Although the principle of universal benefits is still alive, the British welfare state has always imposed means tests for some entitlements. Their role has been increasing for some time; in fact, as chancellor under Tony Blair, Gordon Brown made important use of means tests to target funding on child poverty and pensioner poverty. George Osborne has now extended the practice, most notably by stopping child benefit payments to higher rate taxpayers.

it seems inevitable that high level income support and care funding will become ever more conditional and selective. This started long before George Osborne and will continue long after him. But the spirit in which it is happening right now owes a lot to the coalition government’s approach to fairness, as I see it.

The Undeserving Poor

The comprehensive spending review claims that the burden of cutbacks will fall disproportionately on the highest income groups. This claim has been criticized already on the grounds that it includes higher-rate income tax increases adopted by the outgoing Labour administration. Actually, it seems reasonable to me for the government to borrow some credit for this. Under better circumstances, surely, Conservative leaders would have liked to reverse the Labour income tax increases. To them, therefore, it was a deliberate choice to retain them. If that deserves a little credit, then let them have it.

Undoubtedly, however, a considerable burden must still fall on the poor. What I see in the spending review is a perspective on fairness that sets out to be fair to one section of the poor: the deserving poor. As for the rest, they are undeserving.

The idea of the undeserving poor goes back centuries; it is not even Victorian, although many Victorians followed it; see Alfred Doolittle’s well known definition.

Who, in George Osborne’s book of morals, are the deserving poor? They are the working parents and the pensioners that worked long and hard to save for retirement. To these will be given. To the undeserving poor, especially the parents that don’t work and the pensioners that took early retirement and didn’t save up for it, the spending review offers only tough love.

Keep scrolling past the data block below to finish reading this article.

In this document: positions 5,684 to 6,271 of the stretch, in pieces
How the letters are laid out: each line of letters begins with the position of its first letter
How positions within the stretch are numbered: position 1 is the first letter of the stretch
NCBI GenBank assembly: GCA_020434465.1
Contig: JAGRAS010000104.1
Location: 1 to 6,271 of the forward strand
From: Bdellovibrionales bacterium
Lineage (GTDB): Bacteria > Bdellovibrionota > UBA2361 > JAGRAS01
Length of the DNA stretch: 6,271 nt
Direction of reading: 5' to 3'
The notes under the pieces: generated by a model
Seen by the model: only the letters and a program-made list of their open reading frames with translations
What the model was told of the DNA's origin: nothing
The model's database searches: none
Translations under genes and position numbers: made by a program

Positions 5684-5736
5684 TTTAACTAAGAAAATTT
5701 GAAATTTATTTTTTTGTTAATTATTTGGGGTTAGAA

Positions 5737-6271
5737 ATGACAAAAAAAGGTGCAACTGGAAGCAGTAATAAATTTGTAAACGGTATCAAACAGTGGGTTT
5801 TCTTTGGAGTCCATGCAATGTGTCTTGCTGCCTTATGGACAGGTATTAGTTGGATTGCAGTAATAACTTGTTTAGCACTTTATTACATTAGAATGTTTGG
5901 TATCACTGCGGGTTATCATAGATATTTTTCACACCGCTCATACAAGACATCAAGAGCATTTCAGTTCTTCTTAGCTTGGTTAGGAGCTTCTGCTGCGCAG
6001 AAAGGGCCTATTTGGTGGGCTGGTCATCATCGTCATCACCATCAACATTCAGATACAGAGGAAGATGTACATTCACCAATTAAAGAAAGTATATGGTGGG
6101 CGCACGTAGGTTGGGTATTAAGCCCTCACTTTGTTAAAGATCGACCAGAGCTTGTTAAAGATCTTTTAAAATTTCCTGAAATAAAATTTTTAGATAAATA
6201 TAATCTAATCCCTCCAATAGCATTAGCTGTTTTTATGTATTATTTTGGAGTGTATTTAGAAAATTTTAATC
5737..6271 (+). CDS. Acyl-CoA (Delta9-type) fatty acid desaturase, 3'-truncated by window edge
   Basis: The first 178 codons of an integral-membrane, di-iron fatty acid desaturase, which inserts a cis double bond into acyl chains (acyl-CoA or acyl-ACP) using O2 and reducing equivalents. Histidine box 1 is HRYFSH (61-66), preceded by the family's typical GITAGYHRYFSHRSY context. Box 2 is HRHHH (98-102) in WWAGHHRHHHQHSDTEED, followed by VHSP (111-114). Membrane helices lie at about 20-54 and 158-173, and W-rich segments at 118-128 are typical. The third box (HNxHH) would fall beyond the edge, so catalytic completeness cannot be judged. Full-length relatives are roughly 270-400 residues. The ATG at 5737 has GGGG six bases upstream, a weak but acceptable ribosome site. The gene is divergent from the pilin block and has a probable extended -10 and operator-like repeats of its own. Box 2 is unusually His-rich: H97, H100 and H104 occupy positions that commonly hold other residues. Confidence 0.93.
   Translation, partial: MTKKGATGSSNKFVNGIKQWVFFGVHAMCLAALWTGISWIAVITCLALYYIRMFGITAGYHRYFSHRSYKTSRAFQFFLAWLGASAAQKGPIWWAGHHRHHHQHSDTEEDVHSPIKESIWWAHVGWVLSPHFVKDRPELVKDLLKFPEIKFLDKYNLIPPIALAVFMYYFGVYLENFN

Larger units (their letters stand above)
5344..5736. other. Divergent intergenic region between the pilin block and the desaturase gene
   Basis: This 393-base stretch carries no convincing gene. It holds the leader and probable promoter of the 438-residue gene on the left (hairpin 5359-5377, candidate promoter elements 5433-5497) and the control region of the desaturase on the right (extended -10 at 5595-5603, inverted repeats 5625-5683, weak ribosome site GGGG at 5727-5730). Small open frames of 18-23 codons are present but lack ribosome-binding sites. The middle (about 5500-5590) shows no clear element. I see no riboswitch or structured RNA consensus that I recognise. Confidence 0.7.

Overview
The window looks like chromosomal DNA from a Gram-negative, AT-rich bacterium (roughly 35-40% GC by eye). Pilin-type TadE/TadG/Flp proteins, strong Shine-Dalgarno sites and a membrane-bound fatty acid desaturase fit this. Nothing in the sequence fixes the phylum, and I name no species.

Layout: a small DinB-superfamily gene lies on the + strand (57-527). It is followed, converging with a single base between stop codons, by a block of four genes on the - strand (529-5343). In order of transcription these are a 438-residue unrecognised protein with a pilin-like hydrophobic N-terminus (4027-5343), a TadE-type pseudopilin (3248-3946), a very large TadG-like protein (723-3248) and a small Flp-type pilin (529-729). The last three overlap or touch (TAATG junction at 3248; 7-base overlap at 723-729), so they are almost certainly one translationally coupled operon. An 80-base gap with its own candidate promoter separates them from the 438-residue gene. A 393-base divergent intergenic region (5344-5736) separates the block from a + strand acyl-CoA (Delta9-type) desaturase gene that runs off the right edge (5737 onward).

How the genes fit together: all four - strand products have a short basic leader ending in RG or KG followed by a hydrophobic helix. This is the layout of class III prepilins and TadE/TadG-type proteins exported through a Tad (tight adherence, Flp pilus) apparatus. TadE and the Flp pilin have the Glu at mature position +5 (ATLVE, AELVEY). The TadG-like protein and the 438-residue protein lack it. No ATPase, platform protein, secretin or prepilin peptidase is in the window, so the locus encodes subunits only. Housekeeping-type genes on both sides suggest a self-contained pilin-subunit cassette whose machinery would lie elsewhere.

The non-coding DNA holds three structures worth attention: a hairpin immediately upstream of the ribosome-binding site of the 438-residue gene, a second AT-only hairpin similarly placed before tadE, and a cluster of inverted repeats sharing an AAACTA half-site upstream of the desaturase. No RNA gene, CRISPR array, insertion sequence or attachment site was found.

Controlling the Consequences

For a country of its size, Britain is said to have one of the most centralized systems of local government finance in the world. A significant paragraph in the spending review cuts away at overcentralization. While central government funding of local authorities will fall by one quarter, most of the ring fencing will be removed, freeing the hands of local councils to decide on local priorities.

Much of the non-cash dimension of the welfare state is decided locally through spending on social and care services, both residential and in the community. The removal of central government controls will increase local discretion over the amount of provision and the rules that say who gets it. And your local councillors, not your MP -- and not George Osborne -- will be to blame.

In Sum

The welfare state is not dead yet; managed prudently, it should last my lifetime and yours. But it will become smaller and less open handed.

Whether it will be more or less fair depends on your standpoint. If you care more about the equality of personal outcomes, then you'll see British welfarism moving away from fairness. If fairness is more about the balance between personal outcomes and personal efforts, however, you'll probably welcome the direction in which we are going.

There will always be unintended consequences. The process of change must create grave risks of harm to vulnerable and needy people. Against those risks is the impossibiity of continuing as we have done.


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I am a professor in the Department of Economics at the University of Warwick. I am also a research associate of Warwick’s Centre on Competitive Advantage in the Global Economy, and of the Centre for Russian, European, and Eurasian Studies at the University of Birmingham. My research is on Russian and international economic history; I am interested in economic aspects of bureaucracy, dictatorship, defence, and warfare. My most recent book is One Day We Will Live Without Fear: Everyday Lives Under the Soviet Police State (Hoover Institution Press, 2016).